1. Mark Sisson wrote an excellent article about this issue. He talks about the effects of poor sleep, and what you can do to counteract it, until you are able to sleep well again. I know that right now this pattern feels like a life sentence, but I’ll hold hope for you that the health of your child (and therefore yourself) will improve. Gentle hugs to you, Melissa. Just do the best you can. You are already a wonder woman in my eyes.

  7. Thank you so much for this article! It was a great reminder of just how important sleep it to our health. It can be a challenge when you’re first getting into the habit of making your sleep a priority and the tips you gave are great! One of my New Year’s resolutions was to start shutting the screens off one hour before I wanted to be going to bed and this was just extra encouragement I needed to make sure I kept it. I also wanted to add that both my husband and I both noticed a significant improvement in the quality of our sleep when we started taking a magnesium supplement (I know supplements aren’t always all they’re chalked up to be, but in this case we found a great benefit).

    1. I’m happy to provide the encouragement. Thanks for sharing the tip about magnesium; it’s a good supplement that most of us need, and you’re right that taking it before bed gives you the added sleep benefit. Sweet dreams, Rheagan!

  8. Thank you, Eileen, for this helpful and very timely (for me) post. I’ve had a painful reminder recently of how important a factor sleep is for me in my health journey with RA. I have been on the AIP for 4 1/2 months (you and your blog have been a huge inspiration to me, and I have benefited so much from your recipes and tips- THANK YOU!) I have had RA for 26 years and have been on Enbrel and methotrexate for 15 years. Normally I have little or no RA symptoms while on these meds, so it is a bit difficult to tell whether the AIP was having a beneficial effect on my RA. But I was feeling hopeful about it because my energy levels were even higher on the AIP than they’d been on standard Paleo and a chronic skin condition also cleared up since I started the AIP. Overall, I was feeling very good and very encouraged that some deep healing was going on. Going into the holidays (which are always stressful for me) and the end of my school semester (I recently started a master’s program in nutrition), I knew I would need to prioritize sleep and stress management, as well as stick to the AIP, to maintain my progress. But despite my good intentions, the last couple of weeks of December found me staying up too late studying or preparing for the holiday, and skipping my meditation (just when I needed it most!). A couple of days after Christmas, I had a mini flare of my RA in the form of a very inflamed and painful index finger, despite the fact that I was still on all my meds and doing strict AIP. I was so discouraged I wanted to cry. But I decided that this was a lesson for me about sleep, not a judgment on the benefits for me of the AIP (which I am continuing). My mini flare was a reminder that I really needed to hear: for whatever reason, my RA is extremely sensitive to sleep deprivation and stress; although the meds have prevented me from having any major flares, I have long noticed increased joint pain when I have had a couple of shorter nights of sleep in a row. So, thank you for reinforcing this lesson for me. If I am going to give my body its best chance of reversing my long-standing RA, or at the very least, preventing other autoimmune diseases, I need to make 8-9 hours of sleep a night a non-negotiable part of my life. Thank you, again, for all you do.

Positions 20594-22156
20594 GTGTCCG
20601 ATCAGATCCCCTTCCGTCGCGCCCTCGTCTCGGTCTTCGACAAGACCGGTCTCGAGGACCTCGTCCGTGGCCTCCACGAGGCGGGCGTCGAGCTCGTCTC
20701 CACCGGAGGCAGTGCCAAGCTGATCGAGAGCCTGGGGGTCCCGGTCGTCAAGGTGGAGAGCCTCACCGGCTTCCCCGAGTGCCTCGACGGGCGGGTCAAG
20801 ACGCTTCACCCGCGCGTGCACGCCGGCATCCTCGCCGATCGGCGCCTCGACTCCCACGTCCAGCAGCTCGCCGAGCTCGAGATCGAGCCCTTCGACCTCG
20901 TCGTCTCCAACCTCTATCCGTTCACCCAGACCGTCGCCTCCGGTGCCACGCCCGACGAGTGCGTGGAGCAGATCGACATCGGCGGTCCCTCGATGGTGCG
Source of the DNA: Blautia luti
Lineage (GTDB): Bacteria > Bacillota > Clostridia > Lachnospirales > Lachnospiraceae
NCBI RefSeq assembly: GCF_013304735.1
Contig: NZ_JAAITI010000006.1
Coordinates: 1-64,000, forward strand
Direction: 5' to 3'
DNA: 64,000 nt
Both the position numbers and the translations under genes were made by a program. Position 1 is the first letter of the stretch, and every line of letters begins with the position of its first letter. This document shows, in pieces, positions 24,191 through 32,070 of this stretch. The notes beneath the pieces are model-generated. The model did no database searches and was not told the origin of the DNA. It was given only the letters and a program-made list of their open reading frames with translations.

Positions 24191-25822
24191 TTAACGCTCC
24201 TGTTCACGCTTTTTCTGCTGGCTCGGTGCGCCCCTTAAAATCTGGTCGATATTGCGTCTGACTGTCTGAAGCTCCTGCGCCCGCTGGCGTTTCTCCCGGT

1. Thank you so much for sharing your story, Linda. It makes the research “real” for anyone reading this article. Wishing you healing on every level!

  9. I don’t have an autoimmune disease yet but had 8 months of chronic back pain which they diagnosed as degenerative back disease until I found your blog and switched to the AIP diet. The only successful re-introductions I’ve had in the last 6 months are onions and garlic. This article has opened my eyes to the possibility that the breakouts on my arms and legs could also be sleep related. Thank you for all the information you share here.

  10. Fantastic post, Eileen. I say I “guard my sleep at knife point” – just so people know how serious I am about it 😀 Unfortunately when my husband is out of town or working overnight that’s when my sleep is at its worst. Try as I might! I’ll try some of these tips that I don’t already do though next time 🙂